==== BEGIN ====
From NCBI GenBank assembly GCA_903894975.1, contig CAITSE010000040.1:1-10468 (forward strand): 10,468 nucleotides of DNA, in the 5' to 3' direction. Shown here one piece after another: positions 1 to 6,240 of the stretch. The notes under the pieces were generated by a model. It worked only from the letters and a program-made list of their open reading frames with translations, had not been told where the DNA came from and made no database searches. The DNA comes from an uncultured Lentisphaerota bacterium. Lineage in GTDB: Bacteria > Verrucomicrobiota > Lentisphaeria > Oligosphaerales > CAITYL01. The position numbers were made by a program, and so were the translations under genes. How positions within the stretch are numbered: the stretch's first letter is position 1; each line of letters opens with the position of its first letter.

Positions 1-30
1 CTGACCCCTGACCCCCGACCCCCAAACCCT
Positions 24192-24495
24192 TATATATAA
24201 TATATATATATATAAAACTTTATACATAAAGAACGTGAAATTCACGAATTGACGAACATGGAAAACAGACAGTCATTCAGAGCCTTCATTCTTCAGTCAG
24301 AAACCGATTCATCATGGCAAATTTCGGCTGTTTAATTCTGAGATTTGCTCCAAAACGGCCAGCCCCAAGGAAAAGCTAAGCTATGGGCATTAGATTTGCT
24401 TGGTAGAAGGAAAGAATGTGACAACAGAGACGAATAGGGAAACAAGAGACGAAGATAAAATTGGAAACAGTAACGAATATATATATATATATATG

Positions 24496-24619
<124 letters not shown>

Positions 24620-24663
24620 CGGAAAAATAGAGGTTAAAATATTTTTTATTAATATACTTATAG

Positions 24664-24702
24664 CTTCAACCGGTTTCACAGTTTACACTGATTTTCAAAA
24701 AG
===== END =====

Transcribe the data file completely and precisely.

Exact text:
From NCBI GenBank assembly GCA_903894975.1, contig CAITSE010000040.1:1-10468 (forward strand): 10,468 nucleotides of DNA, in the 5' to 3' direction. Shown here one piece after another: positions 1 to 6,240 of the stretch. The notes under the pieces were generated by a model. It worked only from the letters and a program-made list of their open reading frames with translations, had not been told where the DNA came from and made no database searches. The DNA comes from an uncultured Lentisphaerota bacterium. Lineage in GTDB: Bacteria > Verrucomicrobiota > Lentisphaeria > Oligosphaerales > CAITYL01. The position numbers were made by a program, and so were the translations under genes. How positions within the stretch are numbered: the stretch's first letter is position 1; each line of letters opens with the position of its first letter.

Positions 1-30
1 CTGACCCCTGACCCCCGACCCCCAAACCCT
Positions 24192-24495
24192 TATATATAA
24201 TATATATATATATAAAACTTTATACATAAAGAACGTGAAATTCACGAATTGACGAACATGGAAAACAGACAGTCATTCAGAGCCTTCATTCTTCAGTCAG
24301 AAACCGATTCATCATGGCAAATTTCGGCTGTTTAATTCTGAGATTTGCTCCAAAACGGCCAGCCCCAAGGAAAAGCTAAGCTATGGGCATTAGATTTGCT
24401 TGGTAGAAGGAAAGAATGTGACAACAGAGACGAATAGGGAAACAAGAGACGAAGATAAAATTGGAAACAGTAACGAATATATATATATATATATG

Positions 24496-24619
<124 letters not shown>

Positions 24620-24663
24620 CGGAAAAATAGAGGTTAAAATATTTTTTATTAATATACTTATAG

Positions 24664-24702
24664 CTTCAACCGGTTTCACAGTTTACACTGATTTTCAAAA
24701 AG